Gutter guards cost between $600 and $2,000 to install.
Gutter guards can reduce routine gutter cleaning costs by around $320 yearly.
Some gutter guards can void your roof’s warranty or damage the roof and cost you more overall.
Call in the pros to install gutter guards correctly and prevent improper installation damage.
Relaxing while listening to the sound of rain hitting your roof is a peaceful experience, but it’s not so peaceful if water spills over the edges of your gutters and damages your foundation or garden. This, and unsightly gutters clogged by debris, are enough to make anyone want to call in the gutter cleaning services. But, implementing gutter guards might just save you the eyesore and some money long-term.
What Are Gutter Guards?
A gutter guard or gutter screen aims to protect your gutters from debris, thus reducing how often you have to clean them. Gutter guards are made from all kinds of materials, including metal mesh, vinyl, metal sheets, brushes, and even foam.
How Do Gutter Guards Work?
All gutter guards work by filtering or shielding debris from entering your gutters and causing a blockage. How each one works depends on the type of gutter guard you choose.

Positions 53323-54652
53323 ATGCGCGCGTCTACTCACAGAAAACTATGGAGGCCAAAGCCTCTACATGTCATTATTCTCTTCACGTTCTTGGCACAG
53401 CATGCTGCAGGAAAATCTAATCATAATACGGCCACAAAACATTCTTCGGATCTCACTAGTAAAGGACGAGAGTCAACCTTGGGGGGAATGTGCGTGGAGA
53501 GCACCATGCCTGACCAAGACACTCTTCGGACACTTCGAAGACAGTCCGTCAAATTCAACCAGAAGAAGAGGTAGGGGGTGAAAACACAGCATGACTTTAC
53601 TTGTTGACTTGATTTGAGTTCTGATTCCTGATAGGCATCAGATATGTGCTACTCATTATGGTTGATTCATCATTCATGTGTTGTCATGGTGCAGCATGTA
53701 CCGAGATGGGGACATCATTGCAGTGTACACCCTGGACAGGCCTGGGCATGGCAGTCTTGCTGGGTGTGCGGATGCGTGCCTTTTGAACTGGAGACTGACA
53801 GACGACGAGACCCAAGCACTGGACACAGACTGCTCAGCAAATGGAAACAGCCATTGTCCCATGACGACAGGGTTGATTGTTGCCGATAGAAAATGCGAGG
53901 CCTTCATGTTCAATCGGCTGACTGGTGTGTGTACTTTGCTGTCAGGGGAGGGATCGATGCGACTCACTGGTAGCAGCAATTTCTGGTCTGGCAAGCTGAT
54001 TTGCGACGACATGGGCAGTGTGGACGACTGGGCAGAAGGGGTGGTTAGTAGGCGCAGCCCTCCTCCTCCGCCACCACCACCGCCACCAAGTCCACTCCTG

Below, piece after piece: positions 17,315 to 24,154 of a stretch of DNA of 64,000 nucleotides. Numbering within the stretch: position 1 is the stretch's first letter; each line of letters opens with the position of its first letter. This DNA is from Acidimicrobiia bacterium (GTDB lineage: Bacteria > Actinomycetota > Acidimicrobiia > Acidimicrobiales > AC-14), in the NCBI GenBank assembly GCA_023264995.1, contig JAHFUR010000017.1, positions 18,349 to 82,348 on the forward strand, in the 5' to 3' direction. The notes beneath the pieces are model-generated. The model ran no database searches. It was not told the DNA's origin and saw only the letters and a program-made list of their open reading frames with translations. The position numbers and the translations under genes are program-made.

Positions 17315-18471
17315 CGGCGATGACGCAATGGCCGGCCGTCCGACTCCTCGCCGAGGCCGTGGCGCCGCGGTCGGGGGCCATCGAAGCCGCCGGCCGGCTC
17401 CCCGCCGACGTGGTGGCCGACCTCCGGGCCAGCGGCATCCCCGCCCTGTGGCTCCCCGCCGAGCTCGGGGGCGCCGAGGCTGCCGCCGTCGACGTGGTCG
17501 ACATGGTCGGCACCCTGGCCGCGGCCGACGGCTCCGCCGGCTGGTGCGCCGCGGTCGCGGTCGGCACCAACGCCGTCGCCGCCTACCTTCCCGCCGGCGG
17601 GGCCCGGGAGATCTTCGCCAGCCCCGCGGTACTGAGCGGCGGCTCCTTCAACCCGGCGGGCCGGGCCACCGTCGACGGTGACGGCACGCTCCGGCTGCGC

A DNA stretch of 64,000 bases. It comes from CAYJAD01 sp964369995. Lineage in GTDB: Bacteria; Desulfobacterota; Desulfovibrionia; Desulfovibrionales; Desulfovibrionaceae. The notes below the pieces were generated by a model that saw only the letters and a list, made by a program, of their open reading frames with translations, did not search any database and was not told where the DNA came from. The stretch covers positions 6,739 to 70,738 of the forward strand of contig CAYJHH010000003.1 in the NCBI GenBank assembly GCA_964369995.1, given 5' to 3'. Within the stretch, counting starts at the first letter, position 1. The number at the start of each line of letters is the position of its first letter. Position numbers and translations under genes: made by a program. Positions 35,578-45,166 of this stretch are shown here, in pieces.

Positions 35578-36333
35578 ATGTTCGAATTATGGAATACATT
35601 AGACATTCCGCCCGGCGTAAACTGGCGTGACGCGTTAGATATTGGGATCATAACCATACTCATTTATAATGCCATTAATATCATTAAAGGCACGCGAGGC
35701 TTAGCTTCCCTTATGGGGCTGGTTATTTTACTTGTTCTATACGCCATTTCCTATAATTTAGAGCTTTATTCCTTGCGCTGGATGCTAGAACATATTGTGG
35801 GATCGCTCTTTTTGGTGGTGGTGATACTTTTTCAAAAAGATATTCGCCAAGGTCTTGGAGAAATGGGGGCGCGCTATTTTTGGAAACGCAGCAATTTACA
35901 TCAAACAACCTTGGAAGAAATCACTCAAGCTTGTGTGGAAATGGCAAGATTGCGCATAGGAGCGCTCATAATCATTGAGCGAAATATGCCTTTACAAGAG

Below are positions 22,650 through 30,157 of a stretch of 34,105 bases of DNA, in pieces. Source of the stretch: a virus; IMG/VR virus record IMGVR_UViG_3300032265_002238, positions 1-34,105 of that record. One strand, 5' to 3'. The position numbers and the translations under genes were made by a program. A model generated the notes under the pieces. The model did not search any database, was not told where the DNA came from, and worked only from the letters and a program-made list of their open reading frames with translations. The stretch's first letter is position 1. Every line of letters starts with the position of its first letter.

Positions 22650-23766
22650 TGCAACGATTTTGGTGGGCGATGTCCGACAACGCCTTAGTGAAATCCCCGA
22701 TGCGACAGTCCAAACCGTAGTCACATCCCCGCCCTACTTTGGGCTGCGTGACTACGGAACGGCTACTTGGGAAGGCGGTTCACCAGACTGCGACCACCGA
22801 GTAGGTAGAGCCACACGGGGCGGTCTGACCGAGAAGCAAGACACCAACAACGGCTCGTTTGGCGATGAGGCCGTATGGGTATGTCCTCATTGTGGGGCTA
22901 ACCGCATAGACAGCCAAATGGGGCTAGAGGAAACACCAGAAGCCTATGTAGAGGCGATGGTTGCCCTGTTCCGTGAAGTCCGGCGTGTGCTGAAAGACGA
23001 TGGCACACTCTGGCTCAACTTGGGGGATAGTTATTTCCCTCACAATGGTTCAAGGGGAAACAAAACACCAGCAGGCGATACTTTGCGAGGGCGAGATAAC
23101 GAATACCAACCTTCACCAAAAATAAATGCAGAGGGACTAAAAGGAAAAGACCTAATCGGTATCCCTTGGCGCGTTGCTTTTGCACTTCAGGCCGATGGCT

Types of Gutter Guards
There are five types of gutter guards that you can choose for gutters. Here’s a look at each type to help you decide on the best gutter guards for your home.
Screen gutter guards: Screen guards come in plastic or metal grids to prevent debris from entering your gutter. You install the screens by carefully pushing them under the roof shingles to hold them in place. Keep in mind, that this option can void roof warranties if improperly installed, and high wind can pull the wire out of place.
Micro-mesh gutter guards: Micro-mesh guards also can slide into shingles, only they come in other options, like clips or flanges, making them sturdier than screen guards. These guards are better for small debris like sand, but they can get clogged more easily as a result and come in on the higher end of the price range.